What you need to know
The Government has introduced legislation that will change the way Centrelink will be assessing income on account based pensions. This new law, taking effect from 1st January 2015, may impact Centrelink clients who have an existing account based pension or individuals who are looking to retire in the next few years.
What is an account based pension?
An account based pension (or allocated pension) can only be purchased with your superannuation money and provides you with a regular income stream for your retirement. You can choose the amount of income you wish to receive each year as long as it’s above a minimum amount based on your age and account balance. You will also have access to the capital of the pension at any time.
How account based pensions are currently treated
Under the Centrelink and Department of Veteran’s Affairs (DVA) income test, only annualised pension payments exceeding the deductible amount are assessable. The current treatment often results in more favourable income test treatment compared to other finance investments, which can lead to higher social security payments.
What are the changes?
From 1 January 2015, the income test rules for account based pensions will change so that account based pensions will be assessed in the same way as other financial investments. The income test will include an assumed level of income from your account based pension, based on your account balance.
For many individuals, this means their assessable income will increase, which may result in lower social security payments – reducing their retirement income.
The changes will generally only affect account based pensions started on or after 1 January 2015. Pensions commenced before this date will continue to retain the current income test treatment provided you were receiving a Centrelink/DVA income support payment at 1 January 2015 and continue to receive payments.
How will account based pensions be treated after 1 January 2015?
From 1 January 2015, account based pensions will be categorised into 2 different categories:
Account based pensions – new Centrelink income test (deeming)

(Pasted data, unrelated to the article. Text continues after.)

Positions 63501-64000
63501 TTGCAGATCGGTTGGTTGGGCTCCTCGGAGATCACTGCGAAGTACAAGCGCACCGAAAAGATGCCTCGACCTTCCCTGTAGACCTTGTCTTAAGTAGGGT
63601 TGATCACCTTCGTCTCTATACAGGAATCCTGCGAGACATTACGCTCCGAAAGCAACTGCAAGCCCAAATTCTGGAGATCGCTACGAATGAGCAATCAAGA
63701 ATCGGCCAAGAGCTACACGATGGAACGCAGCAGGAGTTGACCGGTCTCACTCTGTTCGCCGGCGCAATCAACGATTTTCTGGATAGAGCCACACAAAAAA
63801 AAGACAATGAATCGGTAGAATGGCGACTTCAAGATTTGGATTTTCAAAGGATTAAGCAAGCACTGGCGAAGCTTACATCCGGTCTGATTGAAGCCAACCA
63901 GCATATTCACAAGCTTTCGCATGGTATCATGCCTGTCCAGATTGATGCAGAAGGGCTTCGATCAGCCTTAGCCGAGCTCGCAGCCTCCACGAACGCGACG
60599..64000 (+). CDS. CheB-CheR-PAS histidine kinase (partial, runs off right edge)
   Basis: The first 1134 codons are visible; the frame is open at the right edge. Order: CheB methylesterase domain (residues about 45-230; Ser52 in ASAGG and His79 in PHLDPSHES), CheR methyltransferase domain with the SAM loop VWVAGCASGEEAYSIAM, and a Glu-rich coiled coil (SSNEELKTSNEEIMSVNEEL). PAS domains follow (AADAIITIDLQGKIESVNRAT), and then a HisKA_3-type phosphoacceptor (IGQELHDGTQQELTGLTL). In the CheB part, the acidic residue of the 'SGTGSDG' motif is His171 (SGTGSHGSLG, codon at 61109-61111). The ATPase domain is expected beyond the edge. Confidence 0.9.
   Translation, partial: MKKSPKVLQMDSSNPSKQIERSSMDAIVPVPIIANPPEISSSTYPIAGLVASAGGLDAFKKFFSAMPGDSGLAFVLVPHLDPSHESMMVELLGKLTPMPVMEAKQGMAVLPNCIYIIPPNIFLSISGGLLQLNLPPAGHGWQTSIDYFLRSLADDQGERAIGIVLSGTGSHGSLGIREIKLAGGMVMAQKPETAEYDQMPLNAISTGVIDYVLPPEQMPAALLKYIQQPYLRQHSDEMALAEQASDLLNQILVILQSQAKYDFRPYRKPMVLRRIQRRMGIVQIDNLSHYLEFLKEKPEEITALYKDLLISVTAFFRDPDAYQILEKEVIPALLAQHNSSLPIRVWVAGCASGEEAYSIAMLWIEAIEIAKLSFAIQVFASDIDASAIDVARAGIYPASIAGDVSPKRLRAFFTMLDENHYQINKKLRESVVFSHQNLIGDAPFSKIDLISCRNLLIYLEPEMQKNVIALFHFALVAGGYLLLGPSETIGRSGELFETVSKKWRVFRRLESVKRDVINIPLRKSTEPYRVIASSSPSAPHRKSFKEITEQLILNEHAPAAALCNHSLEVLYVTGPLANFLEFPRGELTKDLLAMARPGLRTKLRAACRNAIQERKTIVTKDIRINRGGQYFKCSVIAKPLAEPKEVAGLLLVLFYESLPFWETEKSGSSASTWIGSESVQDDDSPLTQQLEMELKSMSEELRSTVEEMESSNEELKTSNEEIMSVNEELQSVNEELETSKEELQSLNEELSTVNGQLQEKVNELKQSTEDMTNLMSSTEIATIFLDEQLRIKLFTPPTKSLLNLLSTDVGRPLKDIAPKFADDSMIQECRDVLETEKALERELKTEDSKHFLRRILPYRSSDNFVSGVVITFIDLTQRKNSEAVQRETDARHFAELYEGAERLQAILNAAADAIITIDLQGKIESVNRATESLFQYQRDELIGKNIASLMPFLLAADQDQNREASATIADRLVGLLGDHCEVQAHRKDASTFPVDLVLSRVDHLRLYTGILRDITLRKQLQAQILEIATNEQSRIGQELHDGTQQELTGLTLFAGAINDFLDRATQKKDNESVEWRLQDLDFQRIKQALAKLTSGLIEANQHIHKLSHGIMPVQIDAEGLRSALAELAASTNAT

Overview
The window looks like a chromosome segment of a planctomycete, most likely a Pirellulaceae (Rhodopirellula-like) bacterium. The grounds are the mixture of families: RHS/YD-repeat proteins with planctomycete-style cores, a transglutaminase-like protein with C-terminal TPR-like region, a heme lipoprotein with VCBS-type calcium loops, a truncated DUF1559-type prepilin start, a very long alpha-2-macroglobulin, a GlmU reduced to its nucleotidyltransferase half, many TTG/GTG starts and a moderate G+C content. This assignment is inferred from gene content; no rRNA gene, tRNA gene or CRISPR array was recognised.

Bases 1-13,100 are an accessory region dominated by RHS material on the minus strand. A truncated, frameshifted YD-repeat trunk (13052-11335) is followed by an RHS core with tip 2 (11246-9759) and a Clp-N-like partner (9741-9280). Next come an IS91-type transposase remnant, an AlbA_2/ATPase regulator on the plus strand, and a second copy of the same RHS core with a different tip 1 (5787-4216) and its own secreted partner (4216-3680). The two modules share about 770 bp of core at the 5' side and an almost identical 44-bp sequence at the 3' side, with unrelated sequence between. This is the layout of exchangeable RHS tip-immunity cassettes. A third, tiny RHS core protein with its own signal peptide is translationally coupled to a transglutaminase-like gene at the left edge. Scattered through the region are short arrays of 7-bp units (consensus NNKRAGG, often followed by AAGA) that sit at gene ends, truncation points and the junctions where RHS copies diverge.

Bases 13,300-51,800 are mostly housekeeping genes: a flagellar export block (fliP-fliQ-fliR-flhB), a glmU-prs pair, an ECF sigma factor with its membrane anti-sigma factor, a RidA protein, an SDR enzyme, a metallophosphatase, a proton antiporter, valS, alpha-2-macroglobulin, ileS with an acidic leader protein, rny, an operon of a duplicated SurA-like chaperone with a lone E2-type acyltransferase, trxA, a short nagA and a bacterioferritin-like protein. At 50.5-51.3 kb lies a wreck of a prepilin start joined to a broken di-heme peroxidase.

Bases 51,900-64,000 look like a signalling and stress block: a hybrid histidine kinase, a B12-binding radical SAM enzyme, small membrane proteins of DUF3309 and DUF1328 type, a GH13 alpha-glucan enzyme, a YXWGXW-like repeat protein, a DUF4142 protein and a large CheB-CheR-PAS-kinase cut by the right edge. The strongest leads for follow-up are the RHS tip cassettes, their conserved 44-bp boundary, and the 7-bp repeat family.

- Commenced on or after 1 January 2015; or
- Commenced prior to 1 January 2015 however one of the following applies:
- you were not in receipt of a Centrelink/DVA income support payment on 1 January 2015; or
- you have ceased to receive a Centrelink/DVA income support payment since 1 January 2015.
- Commenced on or after 1 January 2015 as a result of death of another person and you were not the reversionary beneficiary of the deceased.
Account based pensions – current Centrelink income test applies
- Commenced prior to 1 January 2015 and you were in receipt of a Centrelink/DVA income support payment on 1 January 2015 and continue to receive payment, or
- Commenced on or after 1 January 2015 as a result of the death of another person and you were the reversionary beneficiary and, when the pension reverted to you, you were and continue to be in receipt of a Centrelink/DVA income support payment.
As previously stated, any new pensions commenced on or after 1 January 2015 will be assessed under the new deeming rules. Furthermore, if the following changes are made to an existing pension on or after 1 January 2015, a new pension will be established and will be subject to the new income test:
- Changing account based pension providers (including moving from or to a self-managed superannuation fund)
- Consolidating multiple account based pensions
- Commencing a new death benefit pension
- Adding to a pension (as the legislation prohibits the addition of capital after commencement, a recommencement will be required to top up a pension).
Will my social security benefits be impacted?
If your eligibility for benefits is based on the income test, you may be affected by this change. You may be income tested if you have financial investments between certain thresholds or other sources of income such as salary or wages, taxable defined benefit pensions or foreign pensions.
However, these changes won’t affect you if your eligibility for benefits is based on the assets test, rather than the income test because the asset test treatment of an account based pension isn’t changing.
What can I do to position myself in the best possible way before the change?
Before the changes come into effect, it’s important to confirm that your current account based pension suits your needs and you should consider re-assessing your retirement strategy.
If you need to make a change, you can do so before 30 December 2014 and avoid the new law affecting your entitlements.
Here are some of the changes you may want to consider before 1 January 2015:
- Changing account based pension providers
- Consolidating multiple account based pensions into one account
- Commuting and re-commencing your existing pension to lock in a high Centrelink deductible amount
- Adding or removing a reversionary beneficiary (a person who will receive your pension if you die).
Commonwealth Seniors Health Card
The Commonwealth Seniors Health Card (CSHC) provides a range of benefits, such as discounts on certain pharmaceuticals, to self-funded retirees who do not quality for the Age Pension but have an adjusted taxable income of less than $50,000 pa for singles or $80,000 pa (combined) for couples. The Government has proposed that from 1 January 2015 there will be further changes to account based pensions that may affect your eligibility to your CSHC, making it harder to qualify.
Why financial advice is important
It is important for us to discuss your pension arrangement now, as putting the right pension arrangements in place before 1 January 2015 could make a considerable difference to your entitlements.
Speak to us for more information.